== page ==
COVID-19 testing sites in Denver are so swamped that public health officials are asking people who can safely delay getting tested to do so.
In addition, those who can get a private test should go that route, leaving the city’s four community sites for those with fewer resources, said Cali Zimmerman, emergency management coordinator with the Denver Department of Public Health and Environment.
The messaging shift indicates just how inundated Denver’s public health officials are with the third coronavirus wave. As Zimmerman noted, testing provides officials with much-needed information about transmission rates and community needs.
Currently Denver’s positivity rate is between 12% and 15% — two to three times worse than it was just a few weeks ago Zimmerman said.
Statewide, Colorado received a record 55,000 test results Thursday, said Sarah Tuneberg, special COVID-19 adviser for the Colorado Department of Public Health and Environment.
“Really, since the week of Sept. 13 we’ve seen a consistent demand increase of about 25% every week,” Tuneberg said.
She said there’s some evidence that the increased demand could partly be coming from people who hope to travel for the Thanksgiving holiday, but stressed that tests should not be used to justify a trip.
“Testing is a snapshot, a moment in time,” Tuneberg said. “And you could literally leave the testing site and be exposed in the process.”
The statewide positivity rate over the past seven days sits at around 12.88%,, more than double the goal of 5%. That means transmission of the virus is increasing, and that the increase in positive results is not just due to increased testing.
While other Colorado counties aren’t yet changing their approach to testing as Denver is, their capacity has also been stretched thin.
“Our team is very, very taxed,” said Assistant Summit County Manager Sarah Vaine, whose county has seen a similar increase in its percentage of positive tests. “We continue to add people, but when you have so many outbreaks it does sort of beg the question should we just assume everybody has it and stop what we’re doing?”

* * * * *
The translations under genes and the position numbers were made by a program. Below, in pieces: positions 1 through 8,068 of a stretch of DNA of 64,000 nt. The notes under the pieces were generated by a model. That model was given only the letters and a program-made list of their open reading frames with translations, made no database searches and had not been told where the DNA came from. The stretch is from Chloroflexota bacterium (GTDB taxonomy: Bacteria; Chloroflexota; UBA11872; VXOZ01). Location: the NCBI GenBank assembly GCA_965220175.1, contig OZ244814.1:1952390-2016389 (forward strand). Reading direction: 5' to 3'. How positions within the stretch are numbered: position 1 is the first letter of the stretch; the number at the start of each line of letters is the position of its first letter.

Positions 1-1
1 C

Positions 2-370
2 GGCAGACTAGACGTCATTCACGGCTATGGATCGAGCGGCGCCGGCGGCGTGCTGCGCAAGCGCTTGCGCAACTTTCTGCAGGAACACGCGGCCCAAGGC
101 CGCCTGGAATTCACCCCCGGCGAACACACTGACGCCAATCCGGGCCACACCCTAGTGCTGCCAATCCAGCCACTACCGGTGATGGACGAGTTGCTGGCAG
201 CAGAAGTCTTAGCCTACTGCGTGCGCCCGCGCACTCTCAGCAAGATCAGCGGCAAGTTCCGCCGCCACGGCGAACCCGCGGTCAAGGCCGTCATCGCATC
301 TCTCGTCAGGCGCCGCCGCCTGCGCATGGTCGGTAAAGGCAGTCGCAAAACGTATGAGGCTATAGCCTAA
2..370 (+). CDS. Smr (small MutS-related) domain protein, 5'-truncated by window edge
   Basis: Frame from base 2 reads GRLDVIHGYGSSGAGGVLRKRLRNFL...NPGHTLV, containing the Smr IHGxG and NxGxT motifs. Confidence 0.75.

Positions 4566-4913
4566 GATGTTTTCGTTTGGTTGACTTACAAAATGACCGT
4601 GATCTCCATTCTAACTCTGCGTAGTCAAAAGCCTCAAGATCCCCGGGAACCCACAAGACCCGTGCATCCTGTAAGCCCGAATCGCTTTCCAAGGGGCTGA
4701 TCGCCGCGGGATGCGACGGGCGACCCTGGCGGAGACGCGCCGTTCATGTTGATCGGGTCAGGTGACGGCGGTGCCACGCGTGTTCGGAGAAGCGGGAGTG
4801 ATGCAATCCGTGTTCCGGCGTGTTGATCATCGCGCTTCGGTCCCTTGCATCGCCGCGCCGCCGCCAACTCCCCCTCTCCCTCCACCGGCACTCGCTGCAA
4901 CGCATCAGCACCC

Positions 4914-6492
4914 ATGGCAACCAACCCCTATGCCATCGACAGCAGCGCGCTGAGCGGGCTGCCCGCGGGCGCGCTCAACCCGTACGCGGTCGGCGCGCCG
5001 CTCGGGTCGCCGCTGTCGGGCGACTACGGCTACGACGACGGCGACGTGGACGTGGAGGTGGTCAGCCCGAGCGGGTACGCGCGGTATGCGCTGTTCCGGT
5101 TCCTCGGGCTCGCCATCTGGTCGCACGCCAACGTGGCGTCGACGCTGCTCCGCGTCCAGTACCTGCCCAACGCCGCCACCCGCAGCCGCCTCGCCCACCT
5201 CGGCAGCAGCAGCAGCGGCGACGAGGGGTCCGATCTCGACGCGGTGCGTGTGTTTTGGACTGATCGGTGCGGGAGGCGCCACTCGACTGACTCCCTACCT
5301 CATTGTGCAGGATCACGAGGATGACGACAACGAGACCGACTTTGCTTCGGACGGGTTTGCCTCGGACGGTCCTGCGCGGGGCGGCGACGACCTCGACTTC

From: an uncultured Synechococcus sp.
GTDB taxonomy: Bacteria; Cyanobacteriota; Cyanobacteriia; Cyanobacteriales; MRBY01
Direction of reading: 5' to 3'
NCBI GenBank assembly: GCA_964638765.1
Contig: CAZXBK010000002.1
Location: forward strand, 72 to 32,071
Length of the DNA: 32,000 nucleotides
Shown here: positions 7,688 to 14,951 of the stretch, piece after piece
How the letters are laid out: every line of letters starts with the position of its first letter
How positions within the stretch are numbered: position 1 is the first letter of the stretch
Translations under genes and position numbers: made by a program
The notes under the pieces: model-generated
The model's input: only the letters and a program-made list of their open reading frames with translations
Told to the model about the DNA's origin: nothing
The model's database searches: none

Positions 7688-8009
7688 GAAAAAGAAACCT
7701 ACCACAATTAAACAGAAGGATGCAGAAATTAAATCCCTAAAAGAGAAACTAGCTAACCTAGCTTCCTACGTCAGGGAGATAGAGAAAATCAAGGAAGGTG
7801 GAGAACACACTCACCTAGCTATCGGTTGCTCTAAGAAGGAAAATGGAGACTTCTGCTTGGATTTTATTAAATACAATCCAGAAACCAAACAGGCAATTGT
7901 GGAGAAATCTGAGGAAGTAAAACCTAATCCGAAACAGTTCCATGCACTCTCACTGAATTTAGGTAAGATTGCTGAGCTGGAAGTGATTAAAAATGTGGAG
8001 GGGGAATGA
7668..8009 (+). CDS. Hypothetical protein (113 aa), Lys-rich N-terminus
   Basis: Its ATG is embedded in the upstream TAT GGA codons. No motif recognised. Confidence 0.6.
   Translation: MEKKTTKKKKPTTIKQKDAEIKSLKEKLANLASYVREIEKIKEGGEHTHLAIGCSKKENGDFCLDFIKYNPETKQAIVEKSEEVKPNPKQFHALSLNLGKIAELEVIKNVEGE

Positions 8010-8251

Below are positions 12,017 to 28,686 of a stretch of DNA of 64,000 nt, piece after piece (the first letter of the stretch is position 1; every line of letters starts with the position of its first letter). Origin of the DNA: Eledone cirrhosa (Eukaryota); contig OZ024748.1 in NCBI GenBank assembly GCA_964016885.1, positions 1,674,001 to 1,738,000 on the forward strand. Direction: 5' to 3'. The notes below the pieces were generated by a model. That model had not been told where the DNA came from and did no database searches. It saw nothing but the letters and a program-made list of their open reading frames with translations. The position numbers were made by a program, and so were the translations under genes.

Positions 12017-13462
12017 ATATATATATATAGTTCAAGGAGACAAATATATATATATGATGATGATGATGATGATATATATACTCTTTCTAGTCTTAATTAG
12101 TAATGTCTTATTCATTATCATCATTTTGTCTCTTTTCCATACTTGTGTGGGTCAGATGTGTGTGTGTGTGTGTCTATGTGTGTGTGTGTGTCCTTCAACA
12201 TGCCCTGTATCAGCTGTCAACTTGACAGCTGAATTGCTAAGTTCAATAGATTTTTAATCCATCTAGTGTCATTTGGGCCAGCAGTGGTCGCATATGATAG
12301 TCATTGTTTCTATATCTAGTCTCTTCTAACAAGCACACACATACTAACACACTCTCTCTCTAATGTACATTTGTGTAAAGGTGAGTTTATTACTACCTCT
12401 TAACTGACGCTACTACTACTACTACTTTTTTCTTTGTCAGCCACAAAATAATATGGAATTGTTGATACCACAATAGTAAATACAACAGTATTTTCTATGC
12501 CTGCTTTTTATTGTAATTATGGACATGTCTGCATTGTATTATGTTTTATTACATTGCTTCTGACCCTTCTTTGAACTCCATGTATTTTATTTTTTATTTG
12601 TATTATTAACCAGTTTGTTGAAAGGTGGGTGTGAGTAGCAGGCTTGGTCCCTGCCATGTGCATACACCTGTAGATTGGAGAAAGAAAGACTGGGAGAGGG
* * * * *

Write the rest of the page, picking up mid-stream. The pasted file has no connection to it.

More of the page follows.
Vaine and others say they’re concerned that Coloradans are too fatigued with all the dire news about the virus to follow necessary recommendations like washing hands frequently, wearing face coverings, and avoiding large groups and holiday travel.
“I don’t know how to more clearly express to people that their personal behavior, the choices they make, have a direct impact on their community, the economy and the spread of this deadly virus,” Vaine said.
State officials announced tighter restrictions for 20 counties this week — including Denver and much of the metro area — in an attempt to curb transmission while also avoiding a lockdown. Hospitals are packed and too many cases exist for traditional contact tracing to effectively work.
And yet the trend still appears to be worsening.
Officials test about 1,500 people each day between Denver’s community testing sites and the number has been steadily increasing, Zimmerman said. So far, those sites are able to return most results in about 48 hours and maintain enough capacity …read more
Source:: The Denver Post – Politics